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Any Major Flute Vol. 4

May 25th, 2017 12 comments

This is the fourth flute mix. When I first posted these eight years ago, I declared myself officially fluted out. But I think there should be at least a fifth mix. I bend my one-artist-per-series rule a bit: the Carpenters, Gil-Scott-Heron and The Beatles are allowed to reflute on this compilation.

As ever, CD-R length, flutilicious covers, PW same as always..

1. Carpenters – This Masquerade (1973)
Flute moment: 2:40  The flute is there right at the beginning, stays with us, and then, at 2:40, takes charge with a hard-rocking solo. Leon Russell’s original also has some flute, but nothing on this, one of the great flute tracks in pop.

2. Julie London – Light My Fire (1969)
Flute moment: 0:01  The only song featured twice, though quite a few might also have qualified. The flute sets Julie up to do with the song what the Doors couldn’t — make it as seductive as the words suggest. Go on, kiss somebody while the solo (starting at 1:58) plays.

3. Roberta Flack & Quincy Jones – On A Clear Day/Killer Joe (1973)
Flute moment: 5:04   Sammy Davis Jr introduces Roberta and Quincy at the Save The Children concert. Flack sings On A Clear Day better than Streisand ever did, and when Quincy’s Killer Joe comes in, the medley rocks. In between, there’s a one-minute flute solo.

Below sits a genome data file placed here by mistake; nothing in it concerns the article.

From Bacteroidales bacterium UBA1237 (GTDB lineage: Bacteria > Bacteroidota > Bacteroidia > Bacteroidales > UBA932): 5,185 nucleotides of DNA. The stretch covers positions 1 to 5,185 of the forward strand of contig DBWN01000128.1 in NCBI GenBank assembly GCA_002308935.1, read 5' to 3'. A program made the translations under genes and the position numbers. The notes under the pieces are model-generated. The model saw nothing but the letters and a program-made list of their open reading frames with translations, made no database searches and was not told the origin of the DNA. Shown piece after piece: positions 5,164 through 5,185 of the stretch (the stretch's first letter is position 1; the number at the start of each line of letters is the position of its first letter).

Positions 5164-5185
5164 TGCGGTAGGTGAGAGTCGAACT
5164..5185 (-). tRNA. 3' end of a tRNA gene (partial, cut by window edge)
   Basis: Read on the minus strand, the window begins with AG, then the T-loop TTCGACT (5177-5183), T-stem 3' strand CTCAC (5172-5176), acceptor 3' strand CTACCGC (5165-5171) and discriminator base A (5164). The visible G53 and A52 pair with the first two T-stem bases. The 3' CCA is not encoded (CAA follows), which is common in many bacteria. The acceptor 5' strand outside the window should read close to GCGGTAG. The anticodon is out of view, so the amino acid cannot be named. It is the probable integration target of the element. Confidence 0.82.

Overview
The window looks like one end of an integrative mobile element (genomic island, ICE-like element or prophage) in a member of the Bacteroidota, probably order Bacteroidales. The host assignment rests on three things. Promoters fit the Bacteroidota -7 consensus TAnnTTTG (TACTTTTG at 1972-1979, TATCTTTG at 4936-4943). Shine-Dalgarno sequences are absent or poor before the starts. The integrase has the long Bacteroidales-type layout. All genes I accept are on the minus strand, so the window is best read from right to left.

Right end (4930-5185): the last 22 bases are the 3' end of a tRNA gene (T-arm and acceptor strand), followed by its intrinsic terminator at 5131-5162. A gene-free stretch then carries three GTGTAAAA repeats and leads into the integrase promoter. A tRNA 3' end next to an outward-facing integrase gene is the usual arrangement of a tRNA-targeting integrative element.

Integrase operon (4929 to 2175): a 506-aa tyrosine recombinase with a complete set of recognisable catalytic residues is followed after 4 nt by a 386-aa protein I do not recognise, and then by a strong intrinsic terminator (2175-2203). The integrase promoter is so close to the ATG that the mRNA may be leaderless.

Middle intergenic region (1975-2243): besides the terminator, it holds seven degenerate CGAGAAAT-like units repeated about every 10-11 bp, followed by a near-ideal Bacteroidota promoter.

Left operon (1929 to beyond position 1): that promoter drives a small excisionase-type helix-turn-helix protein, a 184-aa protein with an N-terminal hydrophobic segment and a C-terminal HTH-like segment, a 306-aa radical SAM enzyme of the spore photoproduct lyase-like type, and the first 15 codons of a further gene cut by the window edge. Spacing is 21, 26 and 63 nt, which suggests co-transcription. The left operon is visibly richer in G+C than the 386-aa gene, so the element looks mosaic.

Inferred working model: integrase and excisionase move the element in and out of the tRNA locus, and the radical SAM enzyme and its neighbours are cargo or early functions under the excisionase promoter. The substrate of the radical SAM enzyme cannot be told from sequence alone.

4. Gil Scott-Heron – The Bottle (1975)
Flute moment: 2:49   Brian Jackson’s flute in Scott-Heron’s songs are the sound of the ’70s ghetto and blaxploitation. Introducing the solo, Gil calls on Stick to “hit me one more time”. Funny that the Poet Laureate of the ghetto, the English popsters and the whitebread siblings should share the honour of being featured twice in this series.

5. P.P. Arnold – It’ll Never Happen Again (1968)
Flute moment: 0:15  Vastly underrated soul singer, who should have been given the entire Bacharach catalogue to sing. The flute accompanies us throughout this gorgeous song.

6. The Beatles – The Fool On The Hill (1967)
Flute moment: 2:43  Flute AND recorder, Paul? Well, it works.

7. Gilbert Bécaud – Nathalie (1965)
Flute moment: 0:19   C’est la flute.

8. Cat Stevens – Katmandu (1970)
Flute moment: 1:43  Flute interlude by Peter Gabriel, fact fans.

9. The Four Tops – Still Water (Love) (1970)
Flute moment: There is none. The flute is floating in the background. I included the song only because it is so lovely.